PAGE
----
As a US tax practitioner in New Zealand, I’m frequently asked the question “Is Sharesies a wise investment for US citizens?”. Well…it can be, but frequently isn’t.
For those who aren’t familiar with Sharesies, here’s a brief explainer of the tax implications for US citizens in New Zealand.
Sharesies is an NZ based investment platform, which allows investors to purchase shares across a very wide range of markets. Sharesies offers fractional shares, meaning you’re able to own a portion of a share, for a lower cost than if you were to buy a full share.
Think for example of Apple stock, currently trading around US$169 per share. Platforms like Sharesies allow you to purchase a fraction of the Apple stock, rather than a full $169 share.
This has opened up share trading to a far wider audience in New Zealand, and has become hugely popular in a short period of time.
When investments are made with US taxation in mind, then Sharesies can sometimes serve as an excellent investment vehicle. However, commonly, investments are made without this US consideration.
The main obstacle which US citizens face with Sharesies are PFICs, and unfortunately Sharesies is littered with them (it is considered by some that Sharesies itself is a PFIC).
As a brief explainer, a PFIC (Passive Foreign Investment Company) is a non-US company which generates at least 75% of its income from passive sources. These companies commonly have names such as the NZX Top 100 Fund, or the Asian Tech fund (these are fictional names). They usually have no business activities, and exist solely to invest in other companies.
Companies which actively earn their income through business (ie Air New Zealand, Spark etc.) are not PFICs.
For US citizens, PFICs are subject to not only punitive taxation by the US, but also punitive reporting on Form 8621.
Each separate PFIC that you are invested in, requires its own Form 8621 each year, which can be very costly to report.
Specifically, PFICs are taxed by the IRS on their unrealized gains each year, this means the increase in the value of the fund (regardless of whether you sell). In addition, the reporting requirements are complex, difficult and costly. Even by IRS estimates, each PFIC should take approximately 32 hours to report each year, from start to finish.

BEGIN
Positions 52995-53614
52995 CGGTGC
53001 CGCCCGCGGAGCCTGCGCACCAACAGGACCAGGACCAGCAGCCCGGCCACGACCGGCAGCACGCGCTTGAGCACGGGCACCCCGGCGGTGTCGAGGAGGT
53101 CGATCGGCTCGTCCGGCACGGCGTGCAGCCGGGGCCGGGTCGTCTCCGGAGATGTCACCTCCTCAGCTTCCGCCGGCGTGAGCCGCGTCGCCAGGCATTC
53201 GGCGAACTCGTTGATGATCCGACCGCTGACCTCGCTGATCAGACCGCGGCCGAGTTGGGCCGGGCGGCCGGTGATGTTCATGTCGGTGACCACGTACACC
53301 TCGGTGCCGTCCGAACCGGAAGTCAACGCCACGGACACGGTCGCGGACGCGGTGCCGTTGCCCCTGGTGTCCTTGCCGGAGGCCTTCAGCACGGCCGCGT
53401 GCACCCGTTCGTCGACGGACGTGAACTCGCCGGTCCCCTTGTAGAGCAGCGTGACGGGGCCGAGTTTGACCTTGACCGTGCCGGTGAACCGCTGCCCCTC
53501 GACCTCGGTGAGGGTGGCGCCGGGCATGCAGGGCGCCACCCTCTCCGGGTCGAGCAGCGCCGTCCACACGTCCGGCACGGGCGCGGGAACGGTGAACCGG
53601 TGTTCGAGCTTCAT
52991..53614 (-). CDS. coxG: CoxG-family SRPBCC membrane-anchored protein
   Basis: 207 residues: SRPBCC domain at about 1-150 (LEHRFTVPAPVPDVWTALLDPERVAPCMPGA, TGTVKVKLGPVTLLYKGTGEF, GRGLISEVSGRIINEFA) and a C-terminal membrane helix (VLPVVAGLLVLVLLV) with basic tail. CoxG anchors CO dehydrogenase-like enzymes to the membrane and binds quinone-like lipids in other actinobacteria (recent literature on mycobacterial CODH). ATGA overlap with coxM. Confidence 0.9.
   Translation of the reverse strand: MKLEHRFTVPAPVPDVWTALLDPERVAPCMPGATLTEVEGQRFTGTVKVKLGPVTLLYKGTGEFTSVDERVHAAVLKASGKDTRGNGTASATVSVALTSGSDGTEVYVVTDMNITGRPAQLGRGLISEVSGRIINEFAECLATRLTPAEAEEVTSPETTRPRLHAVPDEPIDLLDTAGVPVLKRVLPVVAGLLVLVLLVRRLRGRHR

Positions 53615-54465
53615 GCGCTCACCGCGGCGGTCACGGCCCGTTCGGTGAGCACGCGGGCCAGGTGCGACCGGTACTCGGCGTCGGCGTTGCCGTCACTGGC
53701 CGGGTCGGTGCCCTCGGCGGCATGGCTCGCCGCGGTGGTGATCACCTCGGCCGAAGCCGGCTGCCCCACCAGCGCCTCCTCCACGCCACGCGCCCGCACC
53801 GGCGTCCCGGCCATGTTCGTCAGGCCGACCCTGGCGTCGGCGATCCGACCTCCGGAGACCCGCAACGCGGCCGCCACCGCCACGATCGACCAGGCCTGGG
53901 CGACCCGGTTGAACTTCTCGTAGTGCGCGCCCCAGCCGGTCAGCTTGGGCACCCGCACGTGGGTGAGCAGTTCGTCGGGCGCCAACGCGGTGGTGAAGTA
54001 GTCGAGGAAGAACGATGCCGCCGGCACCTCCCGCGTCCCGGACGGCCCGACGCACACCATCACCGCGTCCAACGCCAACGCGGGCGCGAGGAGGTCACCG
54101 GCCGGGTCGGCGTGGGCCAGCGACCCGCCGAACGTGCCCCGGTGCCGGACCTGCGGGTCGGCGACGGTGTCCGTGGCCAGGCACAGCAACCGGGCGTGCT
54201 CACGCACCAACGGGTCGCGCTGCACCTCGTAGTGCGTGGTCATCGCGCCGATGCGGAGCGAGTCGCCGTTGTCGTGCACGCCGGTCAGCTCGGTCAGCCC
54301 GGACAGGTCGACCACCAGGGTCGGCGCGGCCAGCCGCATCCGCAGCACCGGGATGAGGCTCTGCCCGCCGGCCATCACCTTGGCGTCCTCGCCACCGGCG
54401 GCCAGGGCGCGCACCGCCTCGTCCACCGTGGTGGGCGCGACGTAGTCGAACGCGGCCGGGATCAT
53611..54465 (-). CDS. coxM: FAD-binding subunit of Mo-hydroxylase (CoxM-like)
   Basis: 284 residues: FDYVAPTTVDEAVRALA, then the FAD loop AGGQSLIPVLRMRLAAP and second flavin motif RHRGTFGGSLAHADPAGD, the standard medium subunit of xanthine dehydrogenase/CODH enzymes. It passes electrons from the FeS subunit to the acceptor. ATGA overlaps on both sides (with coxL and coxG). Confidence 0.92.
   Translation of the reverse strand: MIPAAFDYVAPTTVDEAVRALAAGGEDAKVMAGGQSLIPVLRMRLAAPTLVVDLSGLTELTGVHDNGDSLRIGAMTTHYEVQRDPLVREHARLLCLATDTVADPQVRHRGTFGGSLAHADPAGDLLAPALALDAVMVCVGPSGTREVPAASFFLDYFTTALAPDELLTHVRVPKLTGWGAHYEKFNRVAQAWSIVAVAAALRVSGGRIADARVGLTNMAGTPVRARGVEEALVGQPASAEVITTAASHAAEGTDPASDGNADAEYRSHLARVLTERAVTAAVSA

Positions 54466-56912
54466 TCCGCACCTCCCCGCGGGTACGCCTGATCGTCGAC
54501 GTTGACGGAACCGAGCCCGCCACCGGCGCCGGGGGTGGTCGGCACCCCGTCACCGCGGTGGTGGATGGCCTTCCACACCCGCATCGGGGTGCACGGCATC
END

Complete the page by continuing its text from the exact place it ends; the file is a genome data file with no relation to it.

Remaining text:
For example, if you owned shares in a PFIC that at the beginning of the year were worth $1000, and at the end of the year were worth $1500, then you may face a tax on that $500 of growth, despite not withdrawing (selling) your cash.
PFICs have a reporting threshold of $25,000 USD across all investments combined. This means, if you had $20,000 in your KiwiSaver (assuming it’s a PFIC), and $6000 in Sharesies, then you’ve met the $25,000 threshold across all investments.
Its important to keep in mind though, it is rare that we see a $6000 investment in just one company in Sharesies, rather, investors tend to spread their money across multiple funds.
The Issue for US citizens
Now that we understand what Sharesies is, and also what a PFIC is, the issues for US citizens are quite apparent.
We frequently see Sharesies investments turn into incredibly expensive problems to fix for US citizens. Sharesies actively encourages its members to diversify, and spread their investment across a number of different companies and funds. Of course, this would usually be seen as a wise financial decision (to diversify).
From a US perspective however, this can then result in a client having a large number of PFIC investments, but all with a low value. Its not uncommon for us to see clients with 20 PFIC investments, each worth only $50.
As you’ve probably guessed by now, this would likely mean 20 separate Forms 8621 need to be filed, one for each PFIC. The compliance fees are often higher than the actual investment itself.
Whilst PFICs aren’t necessarily all bad, investing small amounts across multiple funds can create thousands of dollars of reporting requirements, with even low value investments. Investments in PFIC usually require a large sum to be invested, to ensure that the returns each year are greater than the compliance costs.
A PFIC takes just as long to report when it is with $500, as when its worth $50,000. As a result, even low value investments are costly to report.
Sharesies encourages diverse investments by its customers, and has created an easy-to-use platform for first-time and experienced investors. It could however be argued that Sharesies have taken a laissez-faire approach to warning its US citizen clients to seek advice before investing.
Whilst the usual disclaimers exist on their website, their effectiveness is debatable, given the amount of US citizen investors we see get into a large compliance issues as a result. Personally, I believe that the caution suggested to investors is insufficient.
For US citizen investors, taking a moment to seek US tax advice before any investments can save many thousands in compliance fees, stress, and potentially tax too.
It should be noted that the above is not financial advice, and is a review of Sharesies solely from a US tax perspective.
For any questions, please feel free to contact US Global Tax on 093732949.